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Title: Intracellular responsive lanthanide probes
Author: Smith, David Geoffrey
ISNI:       0000 0004 2719 2532
Awarding Body: Durham University
Current Institution: Durham University
Date of Award: 2012
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The use of lanthanide complexes for the detection of biologically relevant species such as anions, pH and metal ions has grown significantly over the past decade. Such probes offer significant advantages over conventional probes; sharp narrow emission lines encode detailed spectral information and allow ratiometric analysis, and their luminescence is long-lived allowing selective spectral acquisition. Many lanthanide-based probes operate in aqueous media, but few have been applied to intracellular measurements. The introductory chapter considers the design of lanthanide based probes for cellular applications. The fundamentals of lanthanide emission are discussed, and how the ligand structure needs to be carefully constructed to maximise emission efficiency. Reported bicarbonate- and pH-responsive probes, both lanthanide based and non-lanthanide based, are reviewed, leading to a set of proposed novel probe structures. The synthesis of these probes with further reasoning behind their design is described in chapter two. The chapter concludes with an overview of the complexes in terms of their emission spectral form, hydration number, HPLC and mass spectrometry properties. Chapter three presents work on bicarbonate-responsive probes. Through a series of spectral titrations, affinity constants for a range of anions were assessed. A high selectivity for bicarbonate was observed over other oxy-anions, and in the presence of protein. The complexes exhibited a mitochondrial localisation profile, and the europium luminescence intensity was modulated reversibly in response to pCO2. The terbium analogues showed negligible change under such conditions, and thus a europium to terbium emission intensity ratio could be used to calibrate pCO2. This principle was also applied to the analysis of bicarbonate levels in simulated biological fluid, and in a serum sample. Several pH-responsive complexes are described in chapter four. Key aspects of pH-probe design were highlighted in early examples, leading to the final set of probes based on reversible sulphonamide ligation. Spectral titrations were performed to assess pKa values, and the use of europium to terbium emission intensity ratios was again found to offer a convenient method for assessing pH. Unprecedented changes in CPL were found in response to pH in these systems, and gem values could be used to report upon pH. The complexes were observed to exhibit a lysosomal distribution. Finally, chapter five contains experimental procedures for each compound synthesised, as well as general experimental procedures. Both sets of complexes described in this thesis show great promise for use as well-defined intracellular probes of bicarbonate or pH.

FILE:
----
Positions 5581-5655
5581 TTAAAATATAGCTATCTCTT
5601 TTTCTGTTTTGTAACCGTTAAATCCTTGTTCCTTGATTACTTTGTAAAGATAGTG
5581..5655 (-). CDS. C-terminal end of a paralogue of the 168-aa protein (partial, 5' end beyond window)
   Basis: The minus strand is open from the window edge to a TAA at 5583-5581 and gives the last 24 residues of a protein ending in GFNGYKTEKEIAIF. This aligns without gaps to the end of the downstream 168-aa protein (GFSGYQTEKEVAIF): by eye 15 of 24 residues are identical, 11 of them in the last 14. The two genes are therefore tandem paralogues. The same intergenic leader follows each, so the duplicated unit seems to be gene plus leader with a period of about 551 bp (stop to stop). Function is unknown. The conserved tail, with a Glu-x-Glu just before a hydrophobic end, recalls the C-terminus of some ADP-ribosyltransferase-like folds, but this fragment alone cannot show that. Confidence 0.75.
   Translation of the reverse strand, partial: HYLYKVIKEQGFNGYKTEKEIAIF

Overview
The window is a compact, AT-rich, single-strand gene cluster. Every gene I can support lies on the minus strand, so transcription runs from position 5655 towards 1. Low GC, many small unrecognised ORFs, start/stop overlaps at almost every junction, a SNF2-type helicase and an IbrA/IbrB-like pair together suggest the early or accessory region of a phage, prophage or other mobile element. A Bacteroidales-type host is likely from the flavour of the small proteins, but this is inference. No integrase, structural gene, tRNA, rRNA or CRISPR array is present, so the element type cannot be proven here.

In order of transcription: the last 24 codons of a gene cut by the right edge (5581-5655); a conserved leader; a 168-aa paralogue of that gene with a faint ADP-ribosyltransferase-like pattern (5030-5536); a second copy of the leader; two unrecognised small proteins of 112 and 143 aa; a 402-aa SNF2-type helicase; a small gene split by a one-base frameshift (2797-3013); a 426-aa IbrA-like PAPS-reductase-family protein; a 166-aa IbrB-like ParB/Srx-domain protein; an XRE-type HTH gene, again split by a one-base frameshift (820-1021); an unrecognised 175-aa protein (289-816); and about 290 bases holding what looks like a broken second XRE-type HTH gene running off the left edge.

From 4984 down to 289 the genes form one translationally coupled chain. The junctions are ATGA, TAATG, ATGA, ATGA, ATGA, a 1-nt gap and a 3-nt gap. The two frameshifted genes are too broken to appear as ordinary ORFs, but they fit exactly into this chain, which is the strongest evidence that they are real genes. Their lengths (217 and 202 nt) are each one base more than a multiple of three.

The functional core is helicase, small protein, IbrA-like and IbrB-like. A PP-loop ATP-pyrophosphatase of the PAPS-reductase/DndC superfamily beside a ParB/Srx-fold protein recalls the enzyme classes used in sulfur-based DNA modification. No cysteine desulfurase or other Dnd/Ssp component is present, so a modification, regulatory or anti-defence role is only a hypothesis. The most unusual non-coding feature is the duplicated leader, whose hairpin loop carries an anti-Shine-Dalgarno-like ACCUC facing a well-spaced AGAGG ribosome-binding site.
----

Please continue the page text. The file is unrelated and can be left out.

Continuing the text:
Supervisor: Not available Sponsor: Not available
Qualification Name: Thesis (Ph.D.) Qualification Level: Doctoral
EThOS ID:  DOI: Not available